After yesterday’s release of jailbreak iOS 6 developer, well known to all users iGuides Anton Titkov (iTony) decided to dig a little bit in the new firmware, and became the first man in the world, who managed to get working 3D card on the iPhone 4. New tweak from Anton Titkova called 3DEnabler , and at the moment we can confidently say that it adds support for 3D cards on the “old” devices, but it is possible that the “unavailable” Turn-by-turn navigation will be defeated by our talented developer.

iGuides offers instructions for the hack on its website, while another video of 3DEnabler running on iPhone 4 is below:
Read more

Developer hacks his Samsung Series 7 to run OS X Lion

Samsung’s Series 7, originally intended for Windows 7, has been hacked to run a Hackintosh version of OS X Lion, a user on the tonymacx86 forums highlighted today. Awkward, considering the whole Samsung vs Apple fight. As you can see in the video above, the version of Lion runs relatively smoothly, but the big issue is an external monitor is needed to display the video. The user highlights the tools needed:

8GB USB KEY, mini-HDMI to HDMI cable/adapter, USB Keyboard and mouse. After you make a UniBeast USB key you have some space still left on it so I made a folder and downloaded MultiBeast 4.1.0: Lion Edition.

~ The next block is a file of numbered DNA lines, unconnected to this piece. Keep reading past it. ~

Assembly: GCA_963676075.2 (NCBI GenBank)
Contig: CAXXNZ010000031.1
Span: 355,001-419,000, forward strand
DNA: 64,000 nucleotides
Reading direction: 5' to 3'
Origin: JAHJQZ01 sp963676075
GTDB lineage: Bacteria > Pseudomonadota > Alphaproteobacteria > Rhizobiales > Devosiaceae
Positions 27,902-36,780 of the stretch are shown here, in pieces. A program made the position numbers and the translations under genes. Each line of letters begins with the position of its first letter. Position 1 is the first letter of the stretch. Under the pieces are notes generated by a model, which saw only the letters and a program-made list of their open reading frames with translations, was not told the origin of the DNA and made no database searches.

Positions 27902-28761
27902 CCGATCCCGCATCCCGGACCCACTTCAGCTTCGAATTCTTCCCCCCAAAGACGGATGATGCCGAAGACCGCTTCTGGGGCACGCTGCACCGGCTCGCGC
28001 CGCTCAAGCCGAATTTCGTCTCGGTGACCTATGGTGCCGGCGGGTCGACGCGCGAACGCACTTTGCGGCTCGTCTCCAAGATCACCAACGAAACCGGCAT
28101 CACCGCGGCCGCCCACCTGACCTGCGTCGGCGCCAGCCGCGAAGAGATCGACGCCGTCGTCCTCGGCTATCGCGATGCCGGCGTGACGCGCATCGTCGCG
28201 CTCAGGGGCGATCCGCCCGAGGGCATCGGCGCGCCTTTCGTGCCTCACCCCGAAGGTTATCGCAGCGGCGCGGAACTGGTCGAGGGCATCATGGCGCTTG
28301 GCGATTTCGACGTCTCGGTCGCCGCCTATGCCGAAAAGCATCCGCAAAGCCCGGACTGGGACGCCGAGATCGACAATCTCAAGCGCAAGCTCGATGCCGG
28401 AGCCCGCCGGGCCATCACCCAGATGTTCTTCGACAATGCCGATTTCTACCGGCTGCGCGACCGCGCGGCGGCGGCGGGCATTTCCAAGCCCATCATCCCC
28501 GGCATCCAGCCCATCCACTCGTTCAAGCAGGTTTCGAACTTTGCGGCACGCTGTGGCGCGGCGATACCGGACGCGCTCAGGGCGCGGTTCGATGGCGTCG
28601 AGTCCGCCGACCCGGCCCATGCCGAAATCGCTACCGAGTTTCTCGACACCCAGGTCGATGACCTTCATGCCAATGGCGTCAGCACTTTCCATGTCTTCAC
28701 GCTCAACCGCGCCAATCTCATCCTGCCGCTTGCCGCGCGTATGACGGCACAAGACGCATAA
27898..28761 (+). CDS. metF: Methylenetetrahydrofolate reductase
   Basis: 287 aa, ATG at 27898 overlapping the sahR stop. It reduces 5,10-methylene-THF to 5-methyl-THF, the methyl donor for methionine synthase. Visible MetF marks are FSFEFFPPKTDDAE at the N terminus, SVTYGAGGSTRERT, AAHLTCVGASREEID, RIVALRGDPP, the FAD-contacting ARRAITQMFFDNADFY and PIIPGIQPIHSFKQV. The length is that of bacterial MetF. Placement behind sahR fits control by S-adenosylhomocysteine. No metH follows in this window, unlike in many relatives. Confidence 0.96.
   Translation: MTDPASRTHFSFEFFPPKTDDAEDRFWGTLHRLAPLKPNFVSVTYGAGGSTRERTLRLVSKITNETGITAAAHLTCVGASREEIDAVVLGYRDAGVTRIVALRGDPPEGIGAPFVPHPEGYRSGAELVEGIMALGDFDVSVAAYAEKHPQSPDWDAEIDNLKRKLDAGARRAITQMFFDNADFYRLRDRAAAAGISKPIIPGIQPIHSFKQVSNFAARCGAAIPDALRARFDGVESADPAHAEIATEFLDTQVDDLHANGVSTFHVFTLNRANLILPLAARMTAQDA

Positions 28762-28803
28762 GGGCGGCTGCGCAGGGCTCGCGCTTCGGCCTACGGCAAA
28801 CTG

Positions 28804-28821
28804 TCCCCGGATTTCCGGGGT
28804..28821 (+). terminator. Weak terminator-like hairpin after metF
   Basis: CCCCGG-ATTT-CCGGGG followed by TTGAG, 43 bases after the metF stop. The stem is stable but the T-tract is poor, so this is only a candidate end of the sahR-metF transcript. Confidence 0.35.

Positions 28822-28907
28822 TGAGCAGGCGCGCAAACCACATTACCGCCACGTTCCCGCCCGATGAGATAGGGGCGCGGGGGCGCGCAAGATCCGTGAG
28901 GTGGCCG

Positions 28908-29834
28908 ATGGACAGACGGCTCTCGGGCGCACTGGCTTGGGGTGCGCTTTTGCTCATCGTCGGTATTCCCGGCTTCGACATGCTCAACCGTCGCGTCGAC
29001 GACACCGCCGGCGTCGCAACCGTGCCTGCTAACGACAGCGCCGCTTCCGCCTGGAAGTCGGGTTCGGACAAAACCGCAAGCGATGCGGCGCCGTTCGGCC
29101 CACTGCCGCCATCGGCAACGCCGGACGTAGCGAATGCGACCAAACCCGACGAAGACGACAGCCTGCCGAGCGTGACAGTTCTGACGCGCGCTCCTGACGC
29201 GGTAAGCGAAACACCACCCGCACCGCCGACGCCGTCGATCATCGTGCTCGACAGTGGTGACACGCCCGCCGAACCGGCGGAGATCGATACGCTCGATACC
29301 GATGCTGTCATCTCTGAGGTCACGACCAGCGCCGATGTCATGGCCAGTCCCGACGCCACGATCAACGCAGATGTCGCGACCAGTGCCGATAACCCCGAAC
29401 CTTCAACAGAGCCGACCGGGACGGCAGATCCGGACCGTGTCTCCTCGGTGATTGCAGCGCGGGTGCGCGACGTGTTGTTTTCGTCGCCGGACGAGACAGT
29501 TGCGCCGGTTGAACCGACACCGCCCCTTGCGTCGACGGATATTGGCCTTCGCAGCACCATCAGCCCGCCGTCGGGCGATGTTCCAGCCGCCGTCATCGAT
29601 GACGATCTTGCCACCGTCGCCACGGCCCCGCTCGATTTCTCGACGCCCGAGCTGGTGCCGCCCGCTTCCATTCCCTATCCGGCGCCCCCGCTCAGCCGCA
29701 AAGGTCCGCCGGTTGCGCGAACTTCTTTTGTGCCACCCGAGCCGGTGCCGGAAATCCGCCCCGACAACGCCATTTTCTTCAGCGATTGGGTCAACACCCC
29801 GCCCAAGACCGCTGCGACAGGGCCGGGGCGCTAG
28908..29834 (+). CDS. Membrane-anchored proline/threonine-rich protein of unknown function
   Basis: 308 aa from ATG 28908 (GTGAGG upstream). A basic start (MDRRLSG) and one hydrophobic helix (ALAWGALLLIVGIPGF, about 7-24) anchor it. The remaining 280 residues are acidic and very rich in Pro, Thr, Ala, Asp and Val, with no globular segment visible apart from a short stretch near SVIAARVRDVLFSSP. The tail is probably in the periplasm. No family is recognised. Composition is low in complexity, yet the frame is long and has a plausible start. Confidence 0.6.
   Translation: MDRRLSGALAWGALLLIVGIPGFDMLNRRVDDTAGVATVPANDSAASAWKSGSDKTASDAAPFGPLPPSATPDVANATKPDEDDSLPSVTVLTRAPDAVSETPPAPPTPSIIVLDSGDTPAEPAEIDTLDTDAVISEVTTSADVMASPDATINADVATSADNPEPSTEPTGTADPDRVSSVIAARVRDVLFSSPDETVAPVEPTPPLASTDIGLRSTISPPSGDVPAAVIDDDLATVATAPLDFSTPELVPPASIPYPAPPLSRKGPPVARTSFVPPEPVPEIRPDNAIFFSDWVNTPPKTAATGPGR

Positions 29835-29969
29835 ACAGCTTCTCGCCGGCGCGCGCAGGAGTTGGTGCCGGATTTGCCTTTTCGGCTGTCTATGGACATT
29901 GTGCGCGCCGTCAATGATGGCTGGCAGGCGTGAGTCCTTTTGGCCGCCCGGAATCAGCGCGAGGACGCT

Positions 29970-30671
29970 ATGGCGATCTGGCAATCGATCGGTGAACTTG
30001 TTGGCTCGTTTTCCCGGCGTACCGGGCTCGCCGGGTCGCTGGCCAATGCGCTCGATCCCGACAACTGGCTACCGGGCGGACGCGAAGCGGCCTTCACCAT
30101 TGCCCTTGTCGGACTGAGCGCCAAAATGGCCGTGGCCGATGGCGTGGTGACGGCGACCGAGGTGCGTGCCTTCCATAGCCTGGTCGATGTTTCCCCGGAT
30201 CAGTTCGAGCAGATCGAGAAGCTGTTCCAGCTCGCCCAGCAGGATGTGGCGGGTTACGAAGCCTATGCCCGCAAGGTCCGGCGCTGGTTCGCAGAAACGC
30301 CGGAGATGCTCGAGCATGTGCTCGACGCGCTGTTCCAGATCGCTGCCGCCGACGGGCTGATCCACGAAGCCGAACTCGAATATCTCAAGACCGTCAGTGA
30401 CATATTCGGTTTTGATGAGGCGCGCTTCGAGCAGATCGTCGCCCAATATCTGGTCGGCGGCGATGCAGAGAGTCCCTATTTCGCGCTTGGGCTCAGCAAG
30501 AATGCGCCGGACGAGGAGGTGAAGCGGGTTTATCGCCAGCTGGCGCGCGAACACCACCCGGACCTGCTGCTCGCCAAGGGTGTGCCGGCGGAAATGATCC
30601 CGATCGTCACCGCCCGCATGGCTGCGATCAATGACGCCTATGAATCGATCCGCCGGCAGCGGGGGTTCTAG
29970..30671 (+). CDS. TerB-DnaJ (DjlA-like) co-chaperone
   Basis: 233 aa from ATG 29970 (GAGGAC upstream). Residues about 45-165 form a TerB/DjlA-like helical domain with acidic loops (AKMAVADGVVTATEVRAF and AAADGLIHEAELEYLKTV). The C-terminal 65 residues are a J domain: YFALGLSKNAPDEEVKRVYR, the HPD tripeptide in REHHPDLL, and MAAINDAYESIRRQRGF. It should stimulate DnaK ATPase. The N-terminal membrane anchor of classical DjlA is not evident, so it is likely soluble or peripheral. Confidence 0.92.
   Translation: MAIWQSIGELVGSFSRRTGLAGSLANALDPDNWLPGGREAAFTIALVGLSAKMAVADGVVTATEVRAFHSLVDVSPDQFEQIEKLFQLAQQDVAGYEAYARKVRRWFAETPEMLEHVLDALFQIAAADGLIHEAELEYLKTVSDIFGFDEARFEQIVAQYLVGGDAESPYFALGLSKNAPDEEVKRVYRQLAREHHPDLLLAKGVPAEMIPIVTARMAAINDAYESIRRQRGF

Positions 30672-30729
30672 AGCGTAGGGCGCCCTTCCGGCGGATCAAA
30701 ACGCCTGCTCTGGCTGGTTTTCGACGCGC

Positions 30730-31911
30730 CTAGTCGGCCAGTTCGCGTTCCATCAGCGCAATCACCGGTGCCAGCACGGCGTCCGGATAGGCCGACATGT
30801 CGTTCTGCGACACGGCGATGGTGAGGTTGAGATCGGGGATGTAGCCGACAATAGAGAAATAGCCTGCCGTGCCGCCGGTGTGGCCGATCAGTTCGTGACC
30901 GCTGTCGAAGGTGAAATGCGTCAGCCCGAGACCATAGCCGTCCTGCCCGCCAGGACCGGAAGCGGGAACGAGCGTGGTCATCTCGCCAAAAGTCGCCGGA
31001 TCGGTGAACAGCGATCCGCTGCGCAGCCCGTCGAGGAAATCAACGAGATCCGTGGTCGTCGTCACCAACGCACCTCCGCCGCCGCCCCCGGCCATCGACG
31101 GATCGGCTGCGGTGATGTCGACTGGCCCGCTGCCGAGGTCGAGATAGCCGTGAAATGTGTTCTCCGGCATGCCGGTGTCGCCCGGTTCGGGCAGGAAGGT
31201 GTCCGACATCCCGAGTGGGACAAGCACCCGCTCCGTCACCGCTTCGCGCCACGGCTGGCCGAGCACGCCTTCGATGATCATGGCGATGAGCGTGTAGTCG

If you’ve got a Series 7 laying around and are tired of the bleh Windows, you should definitely try this hack out (if you’ve got the technical know-how). With specs close to the MacBook Air — an 11.6-inch display, 64GB SSD, and i5 processor — this device seems pretty perfect to run full on OS X in a mobile setting. It also gives you a little more horsepower than an iPad 2, though that’s like comparing Apples and Oranges.

For all of the technical details, hit up the tonymacx86 forums. We’ve already shared our thoughts on the Hackintosh community, and we’re certainly proponents of what they’re doing. We’re going to keep an eye out as this project gets more bug fixes, specifically the screen issue. Luckily, the developer says he is committed to working on this project.

New iOS security exploit lets apps read users’ information by executing unsigned code

Security expert Charlie Miller has found a flaw in code signing on iOS devices (via Forbes) that allows developers to sneak malware apps onto the App Store without Apple’s detection. The malware can then be used to read user’s contacts, make the phone vibrate or sound a ringtone, steal user’s photos, and more whenever the developer chooses. Sketchy!

To shed more light on the exploit Miller is giving a talk at the SysCan conference in Taiwan next week, but he does a good job in showing it off in the video above. Miller isn’t a novice to iOS and Mac security by any means. In 2008 Miller broke into the MacBook Air in two minutes through Safari and more.

Users would definitely be taken by surprise, seeing as we’re all pretty comfortable with how secure Apple keeps the App Store with the company’s review process. Sadly, it looks like any app could be used to harm users. For now, we suggest you keep away from lesser-known apps and developers until Apple issues a fix for the exploit.

Miller’s app has been both removed from the App Store and his developer account has been closed. At any rate, this was definitely a nice find.